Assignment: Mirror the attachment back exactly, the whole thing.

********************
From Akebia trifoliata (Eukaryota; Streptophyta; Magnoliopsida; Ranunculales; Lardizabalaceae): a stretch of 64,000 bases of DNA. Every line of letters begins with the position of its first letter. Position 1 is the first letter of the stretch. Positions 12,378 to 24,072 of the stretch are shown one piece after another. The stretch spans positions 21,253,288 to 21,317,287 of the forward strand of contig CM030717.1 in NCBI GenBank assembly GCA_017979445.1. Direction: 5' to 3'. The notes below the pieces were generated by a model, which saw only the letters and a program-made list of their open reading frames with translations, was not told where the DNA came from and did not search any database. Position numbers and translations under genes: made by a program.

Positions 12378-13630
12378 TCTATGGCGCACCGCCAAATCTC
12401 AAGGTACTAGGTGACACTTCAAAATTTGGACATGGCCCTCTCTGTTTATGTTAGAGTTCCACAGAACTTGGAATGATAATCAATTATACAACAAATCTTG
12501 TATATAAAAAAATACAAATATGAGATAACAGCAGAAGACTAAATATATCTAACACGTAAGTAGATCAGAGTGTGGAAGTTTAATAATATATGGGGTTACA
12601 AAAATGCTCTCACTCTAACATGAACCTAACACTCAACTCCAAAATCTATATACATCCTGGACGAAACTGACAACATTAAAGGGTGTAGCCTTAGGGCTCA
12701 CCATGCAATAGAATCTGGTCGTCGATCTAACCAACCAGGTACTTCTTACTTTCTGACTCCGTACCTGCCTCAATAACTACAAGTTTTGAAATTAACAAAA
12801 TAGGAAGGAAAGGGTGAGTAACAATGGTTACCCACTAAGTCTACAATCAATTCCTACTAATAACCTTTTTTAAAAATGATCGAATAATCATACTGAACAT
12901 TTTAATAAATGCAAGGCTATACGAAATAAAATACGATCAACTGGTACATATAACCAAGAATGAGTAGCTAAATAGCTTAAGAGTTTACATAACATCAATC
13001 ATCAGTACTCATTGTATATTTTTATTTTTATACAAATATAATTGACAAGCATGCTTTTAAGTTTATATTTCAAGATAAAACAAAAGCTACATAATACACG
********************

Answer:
From Akebia trifoliata (Eukaryota; Streptophyta; Magnoliopsida; Ranunculales; Lardizabalaceae): a stretch of 64,000 bases of DNA. Every line of letters begins with the position of its first letter. Position 1 is the first letter of the stretch. Positions 12,378 to 24,072 of the stretch are shown one piece after another. The stretch spans positions 21,253,288 to 21,317,287 of the forward strand of contig CM030717.1 in NCBI GenBank assembly GCA_017979445.1. Direction: 5' to 3'. The notes below the pieces were generated by a model, which saw only the letters and a program-made list of their open reading frames with translations, was not told where the DNA came from and did not search any database. Position numbers and translations under genes: made by a program.

Positions 12378-13630
12378 TCTATGGCGCACCGCCAAATCTC
12401 AAGGTACTAGGTGACACTTCAAAATTTGGACATGGCCCTCTCTGTTTATGTTAGAGTTCCACAGAACTTGGAATGATAATCAATTATACAACAAATCTTG
12501 TATATAAAAAAATACAAATATGAGATAACAGCAGAAGACTAAATATATCTAACACGTAAGTAGATCAGAGTGTGGAAGTTTAATAATATATGGGGTTACA
12601 AAAATGCTCTCACTCTAACATGAACCTAACACTCAACTCCAAAATCTATATACATCCTGGACGAAACTGACAACATTAAAGGGTGTAGCCTTAGGGCTCA
12701 CCATGCAATAGAATCTGGTCGTCGATCTAACCAACCAGGTACTTCTTACTTTCTGACTCCGTACCTGCCTCAATAACTACAAGTTTTGAAATTAACAAAA
12801 TAGGAAGGAAAGGGTGAGTAACAATGGTTACCCACTAAGTCTACAATCAATTCCTACTAATAACCTTTTTTAAAAATGATCGAATAATCATACTGAACAT
12901 TTTAATAAATGCAAGGCTATACGAAATAAAATACGATCAACTGGTACATATAACCAAGAATGAGTAGCTAAATAGCTTAAGAGTTTACATAACATCAATC
13001 ATCAGTACTCATTGTATATTTTTATTTTTATACAAATATAATTGACAAGCATGCTTTTAAGTTTATATTTCAAGATAAAACAAAAGCTACATAATACACG